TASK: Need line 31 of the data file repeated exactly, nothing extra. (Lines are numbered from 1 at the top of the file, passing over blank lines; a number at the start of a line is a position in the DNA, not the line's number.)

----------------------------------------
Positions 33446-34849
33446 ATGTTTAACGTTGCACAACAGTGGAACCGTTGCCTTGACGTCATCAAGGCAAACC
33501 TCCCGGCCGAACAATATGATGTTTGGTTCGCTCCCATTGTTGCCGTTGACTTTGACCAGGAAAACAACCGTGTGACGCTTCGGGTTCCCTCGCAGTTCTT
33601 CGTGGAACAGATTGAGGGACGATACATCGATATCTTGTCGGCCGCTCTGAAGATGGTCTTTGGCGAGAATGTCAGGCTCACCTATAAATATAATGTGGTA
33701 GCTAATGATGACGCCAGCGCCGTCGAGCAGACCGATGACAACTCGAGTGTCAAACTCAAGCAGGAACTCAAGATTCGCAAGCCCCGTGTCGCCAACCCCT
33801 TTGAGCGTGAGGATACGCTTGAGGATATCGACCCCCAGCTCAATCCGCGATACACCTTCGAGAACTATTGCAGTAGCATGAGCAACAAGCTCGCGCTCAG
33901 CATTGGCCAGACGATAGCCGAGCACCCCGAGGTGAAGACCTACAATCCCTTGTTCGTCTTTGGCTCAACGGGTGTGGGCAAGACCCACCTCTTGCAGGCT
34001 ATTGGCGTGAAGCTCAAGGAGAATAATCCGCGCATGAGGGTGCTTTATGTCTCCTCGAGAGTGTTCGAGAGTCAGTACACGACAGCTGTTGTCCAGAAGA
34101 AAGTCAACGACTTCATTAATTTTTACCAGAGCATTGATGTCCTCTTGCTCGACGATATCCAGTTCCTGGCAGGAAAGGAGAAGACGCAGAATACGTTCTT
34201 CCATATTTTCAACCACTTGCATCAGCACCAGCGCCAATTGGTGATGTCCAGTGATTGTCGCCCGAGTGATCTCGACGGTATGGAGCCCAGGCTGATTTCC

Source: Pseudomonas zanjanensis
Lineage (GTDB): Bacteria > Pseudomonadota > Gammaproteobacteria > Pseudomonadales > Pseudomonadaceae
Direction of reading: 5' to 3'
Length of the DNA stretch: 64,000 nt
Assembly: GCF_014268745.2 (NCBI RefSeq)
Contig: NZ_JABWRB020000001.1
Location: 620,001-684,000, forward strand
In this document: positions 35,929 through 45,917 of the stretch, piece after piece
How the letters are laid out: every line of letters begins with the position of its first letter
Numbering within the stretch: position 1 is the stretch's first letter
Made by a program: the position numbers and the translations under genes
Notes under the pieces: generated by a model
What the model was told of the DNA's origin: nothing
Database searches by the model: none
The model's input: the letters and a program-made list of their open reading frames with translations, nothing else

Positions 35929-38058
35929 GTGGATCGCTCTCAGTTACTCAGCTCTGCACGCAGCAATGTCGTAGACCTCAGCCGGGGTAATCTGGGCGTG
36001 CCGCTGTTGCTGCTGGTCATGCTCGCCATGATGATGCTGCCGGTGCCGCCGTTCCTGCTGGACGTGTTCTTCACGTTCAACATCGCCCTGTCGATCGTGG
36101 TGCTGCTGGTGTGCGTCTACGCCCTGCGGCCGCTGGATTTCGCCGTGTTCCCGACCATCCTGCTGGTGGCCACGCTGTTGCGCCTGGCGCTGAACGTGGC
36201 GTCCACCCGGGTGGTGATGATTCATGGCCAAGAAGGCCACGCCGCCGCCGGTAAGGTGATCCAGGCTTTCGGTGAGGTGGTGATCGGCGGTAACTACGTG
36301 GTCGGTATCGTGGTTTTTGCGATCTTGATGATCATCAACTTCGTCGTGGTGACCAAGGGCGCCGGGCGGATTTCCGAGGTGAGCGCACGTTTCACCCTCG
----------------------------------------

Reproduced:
36301 GTCGGTATCGTGGTTTTTGCGATCTTGATGATCATCAACTTCGTCGTGGTGACCAAGGGCGCCGGGCGGATTTCCGAGGTGAGCGCACGTTTCACCCTCG